Combined Analysis of CORRECT and CONCUR Confirms Survival Benefit of Regorafenib

July 7, 2015

The survival benefit observed with regorafenib over placebo in Asian patients who had been previously treated for mCRC in the international phase III CORRECT trial was confirmed by the phase III CONCUR trial.

Axel Grothey, MD

The survival benefit observed with regorafenib (Stivarga) over placebo in Asian patients who had been previously treated for metastatic colorectal cancer (mCRC) in the international phase III CORRECT trial [NCT01103323] was confirmed by the phase III CONCUR trial [NCT01584830], according to a combined analysis of data from both trials presented at the 2015 World Congress on GI Cancer.

“The studies showed that regorafenib improved overall survival in both Asian and non-Asian patients. Both trials had a similar adverse events profile,” said Axel Grothey, MD, Department of Oncology, Mayo Clinic, Rochester, Minnesota. The researchers examined the characteristics of patients and the efficacy and safety outcomes in the two trials. In CONCUR, only Asian patients were examined. Prior use of biologic targeted therapy was not mandatory. The CORRECT trial was comprised of a largely mixed-Caucasian population and all patients had received prior biologicals.

The CORRECT trial was comprised of 760 patients from North America, Europe, Australia, and Asia, including 100 Japanese and four Chinese patients, whereas CONCUR included 204 patients from Asian countries, including 172 Chinese patients but no Japanese patients.

In the CORRECT trial, 49% of patients had received ≥3 prior treatments, 48% of patients were ECOG performance status (PS) 0 or 1, and 100% had received anti-VEGF therapy, anti-EGFR therapy, or both. In CONCUR, 38% of patients had received ≥3 previous treatment lines for metastatic disease, a higher proportion of patients were ECOG PS 1, and 41% of patients had no prior biologic targeted therapy.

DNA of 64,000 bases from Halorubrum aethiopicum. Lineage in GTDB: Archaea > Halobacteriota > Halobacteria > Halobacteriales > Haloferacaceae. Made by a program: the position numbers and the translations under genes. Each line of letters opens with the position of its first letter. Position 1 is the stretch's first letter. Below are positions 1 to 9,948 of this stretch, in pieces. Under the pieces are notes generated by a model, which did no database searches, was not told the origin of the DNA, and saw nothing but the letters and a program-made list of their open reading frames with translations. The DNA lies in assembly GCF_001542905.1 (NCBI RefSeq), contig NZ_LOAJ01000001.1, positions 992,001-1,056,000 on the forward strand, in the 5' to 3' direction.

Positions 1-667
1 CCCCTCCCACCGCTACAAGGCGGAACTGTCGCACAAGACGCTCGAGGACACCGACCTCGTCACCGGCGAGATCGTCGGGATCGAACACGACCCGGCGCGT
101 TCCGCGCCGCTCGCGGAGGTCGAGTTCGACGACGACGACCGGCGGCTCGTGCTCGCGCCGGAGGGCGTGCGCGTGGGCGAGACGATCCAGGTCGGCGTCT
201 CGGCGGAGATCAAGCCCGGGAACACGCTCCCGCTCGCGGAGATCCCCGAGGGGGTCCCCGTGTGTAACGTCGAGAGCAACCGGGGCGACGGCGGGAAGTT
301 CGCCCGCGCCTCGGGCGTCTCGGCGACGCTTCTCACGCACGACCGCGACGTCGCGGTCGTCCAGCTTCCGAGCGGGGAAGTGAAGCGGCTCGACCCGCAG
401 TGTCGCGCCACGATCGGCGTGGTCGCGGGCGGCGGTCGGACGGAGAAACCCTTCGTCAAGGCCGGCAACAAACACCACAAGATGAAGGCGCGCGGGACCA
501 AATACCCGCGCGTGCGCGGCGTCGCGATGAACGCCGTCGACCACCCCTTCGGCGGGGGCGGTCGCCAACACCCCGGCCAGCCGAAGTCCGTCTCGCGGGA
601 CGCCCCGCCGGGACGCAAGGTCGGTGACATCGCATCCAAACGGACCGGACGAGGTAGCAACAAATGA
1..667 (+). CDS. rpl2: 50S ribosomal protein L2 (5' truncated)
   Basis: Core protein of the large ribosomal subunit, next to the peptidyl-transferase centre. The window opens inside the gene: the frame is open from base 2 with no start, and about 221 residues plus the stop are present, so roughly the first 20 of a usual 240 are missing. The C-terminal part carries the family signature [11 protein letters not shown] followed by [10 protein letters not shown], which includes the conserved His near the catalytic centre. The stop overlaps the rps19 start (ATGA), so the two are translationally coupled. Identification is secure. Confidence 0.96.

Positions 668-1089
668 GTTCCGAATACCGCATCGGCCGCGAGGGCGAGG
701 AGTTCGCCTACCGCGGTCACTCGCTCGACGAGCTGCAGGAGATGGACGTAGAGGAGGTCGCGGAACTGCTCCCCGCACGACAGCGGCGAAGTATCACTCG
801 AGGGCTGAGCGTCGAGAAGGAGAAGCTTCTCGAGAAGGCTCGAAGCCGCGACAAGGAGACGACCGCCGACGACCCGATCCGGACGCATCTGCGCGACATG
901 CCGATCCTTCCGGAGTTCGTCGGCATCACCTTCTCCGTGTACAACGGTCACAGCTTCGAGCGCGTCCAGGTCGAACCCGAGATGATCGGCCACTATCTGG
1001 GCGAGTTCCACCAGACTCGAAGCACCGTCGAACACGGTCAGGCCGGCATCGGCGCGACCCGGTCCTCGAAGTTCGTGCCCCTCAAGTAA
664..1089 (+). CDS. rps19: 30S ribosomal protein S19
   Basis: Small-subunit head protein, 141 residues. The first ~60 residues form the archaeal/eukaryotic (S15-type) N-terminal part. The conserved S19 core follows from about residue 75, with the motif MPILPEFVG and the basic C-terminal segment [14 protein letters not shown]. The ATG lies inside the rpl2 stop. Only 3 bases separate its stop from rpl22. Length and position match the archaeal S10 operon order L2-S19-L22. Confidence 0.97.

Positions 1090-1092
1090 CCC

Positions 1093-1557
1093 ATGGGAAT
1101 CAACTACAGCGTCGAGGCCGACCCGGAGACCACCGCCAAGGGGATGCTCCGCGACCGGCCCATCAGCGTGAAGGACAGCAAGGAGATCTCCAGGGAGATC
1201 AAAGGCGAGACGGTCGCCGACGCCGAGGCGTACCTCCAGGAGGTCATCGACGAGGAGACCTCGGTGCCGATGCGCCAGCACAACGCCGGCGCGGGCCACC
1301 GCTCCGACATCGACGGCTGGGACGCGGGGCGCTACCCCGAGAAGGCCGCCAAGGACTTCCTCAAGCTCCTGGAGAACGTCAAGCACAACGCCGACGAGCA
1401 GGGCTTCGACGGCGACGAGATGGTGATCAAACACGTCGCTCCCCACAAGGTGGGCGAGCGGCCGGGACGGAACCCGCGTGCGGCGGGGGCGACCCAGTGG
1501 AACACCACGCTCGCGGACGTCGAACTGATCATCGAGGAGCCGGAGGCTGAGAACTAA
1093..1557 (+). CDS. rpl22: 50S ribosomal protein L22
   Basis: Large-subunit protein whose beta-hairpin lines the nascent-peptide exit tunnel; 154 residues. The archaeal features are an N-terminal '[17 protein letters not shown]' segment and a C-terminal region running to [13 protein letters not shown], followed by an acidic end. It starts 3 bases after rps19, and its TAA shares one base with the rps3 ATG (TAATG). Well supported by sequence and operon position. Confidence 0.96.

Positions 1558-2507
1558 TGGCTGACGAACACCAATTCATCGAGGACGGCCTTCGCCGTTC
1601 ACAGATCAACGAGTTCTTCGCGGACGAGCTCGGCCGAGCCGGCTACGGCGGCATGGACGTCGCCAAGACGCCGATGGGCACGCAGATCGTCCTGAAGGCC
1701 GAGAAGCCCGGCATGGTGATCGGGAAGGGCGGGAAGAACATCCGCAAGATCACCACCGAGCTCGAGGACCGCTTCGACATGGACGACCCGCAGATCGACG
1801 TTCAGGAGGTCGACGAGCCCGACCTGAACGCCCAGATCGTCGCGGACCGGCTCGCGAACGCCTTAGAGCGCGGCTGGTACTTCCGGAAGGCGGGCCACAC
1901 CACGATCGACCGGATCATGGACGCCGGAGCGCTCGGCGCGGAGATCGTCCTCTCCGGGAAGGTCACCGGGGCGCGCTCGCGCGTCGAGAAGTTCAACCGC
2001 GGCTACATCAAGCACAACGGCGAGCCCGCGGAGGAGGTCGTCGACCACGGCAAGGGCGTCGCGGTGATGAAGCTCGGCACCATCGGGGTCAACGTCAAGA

Both trials randomly assigned patients 2:1 to regorafenib at 160 mg or placebo for the first 3 weeks of every 4-week cycle. Both trials met the primary endpoint of OS. In CORRECT, the median OS for regorafenib-treated patients was 6.4 months vs 5.0 months in patients who received placebo (HR, 0.77, 95% CI 0.04, 0.94;P= .0052). In CONCUR, median OS was 8.8 months for patients who received regorafenib vs 6.3 months for patients who received placebo (HR, 0.55, 95% CI 0.40, 0.77;P= .00016). Progression-free survival (PFS) was also similar across the trials. Median PFS, as previously reported, was 1.9 vs 1.7 months (HR, 0.49, 95% CI 0.42, 0.58;P< .0001) in CORRECT and 3.2 vs 1.7 months (HR, 0.31, 95% CI 0.22, 0.44;P< .0001) in CONCUR with regorafenib vs placebo, respectively.

Less pretreatment, especially with anti-VEGF or anti-EGFR agents, may explain the larger gain of overall survival observed with regorafenib in the CONCUR trial compared with the CORRECT trial.

“Exploratory subgroup analysis in CONCUR revealed the benefit in patients who had received previous targeted treatment was similar to that seen in CORRECT, in which all patients received at least one prior targeted therapy,” said Grothey.

Disease control rates were 41% vs 15% (CORRECT) and 51% vs 7% (CONCUR) with regorafenib vs placebo, respectively (allP<.0001).

Discussant Tim Maughan, MD, professor of Clinical Oncology and clinical director of research and development for the Division of Surgery and Oncology at the Oxford Cancer Centre, Oxford UK, who was not involved in either trial, polled the audience: “How many of you in your practice already deliver regorafenib at less than the standard dose?” The show of hands favored a reduced dose over standard. “The safety and frequent dose modifications with regorafenib require care in patient and dose selection. Currently, there are no biomarkers to aid in this selection.”

Maughan also referred to the genetic analysis done by Grothey and pointed out that regorafenib seemed to show more benefit over placebo in patients with KRAS wild type over mutated, HR,0.65 and 0.87, (P<.05;P= NS).

“I welcome this new active ‘last line’ option that has demonstrated comparable overall survival effects in two studies,” Maughan said.

The most frequently reported drug-related adverse events (AEs) grade ≥3 in CORRECT were hand—foot skin reaction (HFSR, 16%), fatigue (10%), diarrhea and hypertension (7% each). In CONCUR, the most frequent drug-related grade ≥3 AEs were HFSR (16%), hypertension (11%), hyperbilirubinemia, hypophosphatemia, and alanine aminotransferase increase (7%, each).

“The international phase III CORRECT trial demonstrated the clinical benefit of regorafenib in patients with previously treated metastatic colorectal cancer, and the results were confirmed by the phase III CONCUR trial,” Grothey concluded.

The CONCUR and CORRECT trials were sponsored by Bayer Healthcare.

Grothey A, Van Cutsem E, Wagner A, et al. Characteristics and outcomes of patients enrolled in the CORRECT and CONCUR phase 3 trials of regorafenib for metastatic colorectal cancer (mCRC).Ann Oncol. 2015;26 (suppl 4; O-011).